Bob Massie has the qualifications and the heart to become a great – maybe even an historically great – US Senator.

And I believe he is the only candidate, announced or rumored, who can defeat that “caboose of the Senate”, Scott Brown.

He believes in the power of our innovative and competitive economic system, but he understands that a successful economy requires and is strengthened by justice and by compassion and by community.  He has experienced and appreciates first-hand the promise of innovation and excellence in our healthcare system, but he knows that promise is empty for too many because of spiraling costs driven by misplaced incentives and by systematic waste obscuring our common goal: better health for everybody.   He has led the charge to build the business case, and the greater societal case, for energy and environmental sustainability, not just as a moral duty but also as a positive driver for a stronger economy and a better society.

– For twenty years, he has been one of the nation’s strongest advocates for decisive action to avert global climate change.

– His success working hand in hand with corporations to build sustainable business practices provides a blueprint for a new 21st century economy.

– His experience and monitoring of financial markets gives him the business perspective and tools to keep powerful interests aligned with the public interest.

– His personal health history makes him a passionate advocate for high quality and affordable health care for all.

– He is a fierce critic of the Citizen’s United decision allowing corporate contributions to campaigns and will support a constitutional amendment to reverse it.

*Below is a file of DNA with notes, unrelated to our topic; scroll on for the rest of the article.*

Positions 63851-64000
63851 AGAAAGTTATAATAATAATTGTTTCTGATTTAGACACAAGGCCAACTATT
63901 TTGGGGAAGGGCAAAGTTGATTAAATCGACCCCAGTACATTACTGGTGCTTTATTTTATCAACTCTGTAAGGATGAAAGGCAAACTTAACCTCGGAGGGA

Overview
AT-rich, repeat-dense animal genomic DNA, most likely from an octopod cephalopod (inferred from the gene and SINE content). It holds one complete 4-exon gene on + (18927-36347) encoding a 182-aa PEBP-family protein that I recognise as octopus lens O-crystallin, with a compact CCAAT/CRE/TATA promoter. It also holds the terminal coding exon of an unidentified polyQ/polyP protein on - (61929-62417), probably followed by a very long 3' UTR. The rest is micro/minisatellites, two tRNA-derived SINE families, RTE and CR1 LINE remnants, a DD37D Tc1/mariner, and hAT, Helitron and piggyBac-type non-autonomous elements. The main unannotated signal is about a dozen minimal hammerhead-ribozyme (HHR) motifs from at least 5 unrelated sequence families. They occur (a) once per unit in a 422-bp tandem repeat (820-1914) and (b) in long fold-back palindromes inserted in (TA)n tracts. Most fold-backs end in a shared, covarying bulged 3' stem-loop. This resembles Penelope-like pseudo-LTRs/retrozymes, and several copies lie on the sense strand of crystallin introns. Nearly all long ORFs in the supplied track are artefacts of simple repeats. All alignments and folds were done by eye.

– His work for the homeless in New York and with the disenfranchised in South Africa sparked his passion to fight for fundamental rights and dignity of every person – no matter their gender, race, age, sexual orientation or disability status.

Find out more about Bob and the campaign at and about Bob’s background and amazing accomplishments at Wikipedia/Bob_Massie

I’ve spent some considerable time talking with and studying the announced and unannounced candidates.  [This is the second most important election in America for 2012!]  I’ve come to the conclusion that Bob Massie is the class of the field and can win.  Bob is a deeply experienced and thoughtful politician. Except for his now-cured health issues of the past decade, I am sure he would have been Governor or Senator already.   He has the values and the savvy to be a Senator, and while not a clone of Kennedy, he shares many of the young Kennedy’s best traits: he listens, he has strong values and he knows what being a Senator is all about (i.e., building to a winning vote total by being the wisest and most convincing person in the room).  As an aside, his almost unbelievable struggle against his Job-like health issues has left him with a very nuanced and mature view on the healthcare system; he believes in innovation and has the moral authority tempered with realism to navigate constructive change there.

I went to the MA State Democratic Convention in June and listened to all the announced candidates.  There are some fine, accomplished people in the race, and I like a lot of them personally.  But there is too little experience, too little credible resolve and too little substance and breadth in the rest of the field.  Listen to Bob’s convention speech: Bob_Massie_2011_Dem_Convention.  And yes, I’ve considered the several rumored candidates on the sidelines.  I know them all.  I don’t think some of them want the job or have the demeanor for the job. And I don’t think any have Bob’s tenacity and substance and courage.

So that’s why I’m supporting Bob Massie for the US Senate from Massachusetts.  Join me in that effort.

Bob Massie in the Senate would be a powerful force, working for a better future for everyone, a future that is within our reach.

Joshua Boger, Ph.D.

Founder & Director, Vertex Pharmaceuticals Incorporated*

Co-Founder & Co-Chair, Progressive Business Leaders Network (PBLN)*

*Affiliations are for identification purposes only and do not imply institutional endorsement.